REGINA - The federal government is suing a Saskatchewan law firm, alleging lawyers fraudulently overbilled for their work with survivors of Indian residential schools.
In a statement of claim filed this week in Regina, the government says a 2014 audit report shows the Merchant Law Group claimed tens of millions of dollars in work time entries that were "intentionally inflated, duplicated or simply fabricated."
The suit alleges that some individual lawyers billed for more than 24 hours of work in a single day.
Entries were also backdated, some by years, it says.
OTTAWA - Both the federal Liberals and New Democrats posted their best fundraising results in a decade last year — significantly eroding the Conservatives' cash advantage just as an election is looming.
Still, the governing party raised $20.1 million last year, its third-best result in 10 years and considerably more than either of the opposition parties.
The Liberals raked in $15.8 million and the NDP $9.5 million, according to quarterly financial reports filed with Elections Canada.
OTTAWA - Anti-terrorism legislation introduced by the Conservative government Friday received a cautious reception by the opposition parties who said they want to study the bill before deciding on whether it will receive their support.
Among the questions it raises, said the NDP's Paul Dewar, is whether the new powers it proposes for security agencies are the best way to handle the threat of terrorism. And meanwhile, asked the Liberals' Wayne Easter, what about the tools that are already in the arsenals of Canada's security agencies, yet remain unused?
OTTAWA - Canada is aiming sharp criticism at the African Union for appointing Zimbabwean President Robert Mugabe as its new chairman.
A spokesman for Foreign Affairs Minister John Baird says it's incredibly disappointing that the AU chose a brutal dictator to lead it.
The 90-year-old Mugabe, who has ruled Zimbabwe since 1980, was appointed to the top post of the 54-nation AU during its two-day summit in Ethiopia.
Mugabe has been accused of serious human rights violations, including using violence to win elections.
OTTAWA - Canada's spy agency could soon have the power to derail terrorist plots — not just gather and analyze information about them — as the government moves to confront radical threats with an array of new legal tools.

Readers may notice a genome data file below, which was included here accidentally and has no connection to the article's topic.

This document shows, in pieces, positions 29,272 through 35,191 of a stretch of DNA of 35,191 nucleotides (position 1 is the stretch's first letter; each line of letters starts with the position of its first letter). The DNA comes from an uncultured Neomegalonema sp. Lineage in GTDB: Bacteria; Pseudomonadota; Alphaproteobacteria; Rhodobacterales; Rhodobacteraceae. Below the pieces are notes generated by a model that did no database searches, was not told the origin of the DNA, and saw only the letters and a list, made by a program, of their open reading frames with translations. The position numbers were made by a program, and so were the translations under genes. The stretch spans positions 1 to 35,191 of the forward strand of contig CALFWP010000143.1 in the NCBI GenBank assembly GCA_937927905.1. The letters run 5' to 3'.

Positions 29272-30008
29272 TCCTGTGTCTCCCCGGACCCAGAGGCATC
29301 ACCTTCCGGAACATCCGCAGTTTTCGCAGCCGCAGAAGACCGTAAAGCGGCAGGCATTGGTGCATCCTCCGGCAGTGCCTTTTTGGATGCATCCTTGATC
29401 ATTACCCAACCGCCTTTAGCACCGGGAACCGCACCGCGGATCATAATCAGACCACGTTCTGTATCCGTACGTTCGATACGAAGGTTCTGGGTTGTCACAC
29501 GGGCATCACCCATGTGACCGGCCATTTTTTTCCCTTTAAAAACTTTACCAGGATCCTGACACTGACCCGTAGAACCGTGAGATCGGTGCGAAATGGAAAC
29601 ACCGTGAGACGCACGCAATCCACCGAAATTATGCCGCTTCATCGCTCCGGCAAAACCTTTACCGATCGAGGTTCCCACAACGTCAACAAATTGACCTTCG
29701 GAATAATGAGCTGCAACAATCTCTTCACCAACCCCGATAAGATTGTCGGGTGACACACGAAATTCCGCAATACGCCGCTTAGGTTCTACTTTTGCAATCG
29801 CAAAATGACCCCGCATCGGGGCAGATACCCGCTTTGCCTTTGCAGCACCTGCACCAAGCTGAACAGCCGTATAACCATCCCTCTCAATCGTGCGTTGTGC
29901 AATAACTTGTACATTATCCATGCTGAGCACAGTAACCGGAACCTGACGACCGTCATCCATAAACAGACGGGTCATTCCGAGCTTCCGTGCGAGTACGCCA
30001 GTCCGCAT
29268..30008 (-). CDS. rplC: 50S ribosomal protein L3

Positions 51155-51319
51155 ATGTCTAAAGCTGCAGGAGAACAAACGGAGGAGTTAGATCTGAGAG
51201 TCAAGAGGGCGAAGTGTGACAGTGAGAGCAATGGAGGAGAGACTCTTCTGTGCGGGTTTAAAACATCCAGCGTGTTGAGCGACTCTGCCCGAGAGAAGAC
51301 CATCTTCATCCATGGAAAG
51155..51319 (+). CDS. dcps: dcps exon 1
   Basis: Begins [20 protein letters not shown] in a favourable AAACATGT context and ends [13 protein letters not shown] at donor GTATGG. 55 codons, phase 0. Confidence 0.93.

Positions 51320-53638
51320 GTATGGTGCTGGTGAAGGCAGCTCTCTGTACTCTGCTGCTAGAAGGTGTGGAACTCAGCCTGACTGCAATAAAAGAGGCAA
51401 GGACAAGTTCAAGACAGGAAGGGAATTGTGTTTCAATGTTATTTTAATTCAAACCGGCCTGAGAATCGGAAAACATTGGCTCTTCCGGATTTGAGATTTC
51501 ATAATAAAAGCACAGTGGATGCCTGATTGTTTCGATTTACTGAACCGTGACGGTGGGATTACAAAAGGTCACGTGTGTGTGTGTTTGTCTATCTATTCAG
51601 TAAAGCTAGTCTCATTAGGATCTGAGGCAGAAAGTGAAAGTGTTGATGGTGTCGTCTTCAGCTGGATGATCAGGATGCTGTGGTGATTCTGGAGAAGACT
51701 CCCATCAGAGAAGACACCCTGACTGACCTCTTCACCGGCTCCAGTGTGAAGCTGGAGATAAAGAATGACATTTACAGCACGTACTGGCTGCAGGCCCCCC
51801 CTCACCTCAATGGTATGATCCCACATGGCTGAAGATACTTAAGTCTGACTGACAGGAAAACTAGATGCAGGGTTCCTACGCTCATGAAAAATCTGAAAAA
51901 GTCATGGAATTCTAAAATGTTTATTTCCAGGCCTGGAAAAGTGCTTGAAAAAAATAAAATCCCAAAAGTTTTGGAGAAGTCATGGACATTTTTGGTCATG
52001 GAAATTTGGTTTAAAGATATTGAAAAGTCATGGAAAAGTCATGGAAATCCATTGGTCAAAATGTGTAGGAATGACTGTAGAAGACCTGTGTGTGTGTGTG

Legislation tabled Friday would allow the Canadian Security Intelligence Service to thwart a suspected extremist's travel plans, disrupt bank transactions and covertly meddle with jihadist websites.
MONTREAL - The former leader of one of Quebec's main construction unions was sentenced Friday to a year in jail after previously being convicted of faking and inflating bills worth more than $63,000.
A lawyer for Jocelyn Dupuis said he would ask for his client's release pending the appeal of last September's verdict.
Dupuis was head of the Quebec Federation of Labour's construction wing between 1997 and 2008.
CALGARY - The lawyer for a former soldier who planned an attack on a Veterans Affairs office is concerned that a sentencing delay will further harm her client's failing health.
Glen Gieschen, a 45-year-old former intelligence officer, had a beef with the department over coverage for multiple sclerosis he believed was caused by a flu shot he received while in the military.
He pleaded guilty in November to possession of a firearm, possession of a prohibited weapon and possession of a weapon.
MONTREAL - As a Saudi blogger with Canadian ties was spared a scheduled flogging for a third straight week Friday, a supporter expressed hope the pardon of a fellow activist may spur Raif Badawi's release.
News of the flogging postponement emerged as word circulated that Souad al-Shammari, who co-founded a liberal blog with Badawi, had been freed.
Elham Manea, a human rights activist and Badawi family spokeswoman, said there's reason to be optimistic about his case.
OTTAWA - The Canadian government says it posted a budgetary deficit of $3.3 billion over the first eight months of the 2014-15 fiscal year — a considerable change from the $13.4 billion shortfall over the same period in 2013-14.
The Finance Department released its latest fiscal monitor Friday, a document that shows the federal books received a boost from a $6.5-billion drop in the government's direct program spending between April and November 2014, compared to the same period the year before.
OTTAWA - The Northwest Territories is holding its first auction for energy exploration licences since that responsibility was delegated to Yellowknife from Ottawa.
The territory is putting rights to more than 160,000 hectares in the central Mackenzie Valley on the block.
The devolution agreement with the federal government took effect last April.
"It's a positive step forward for us, and a bit of a maturation for us as we move into our new responsibilities as a government," Dave Ramsay, industry, tourism and investment minister, said from Ottawa.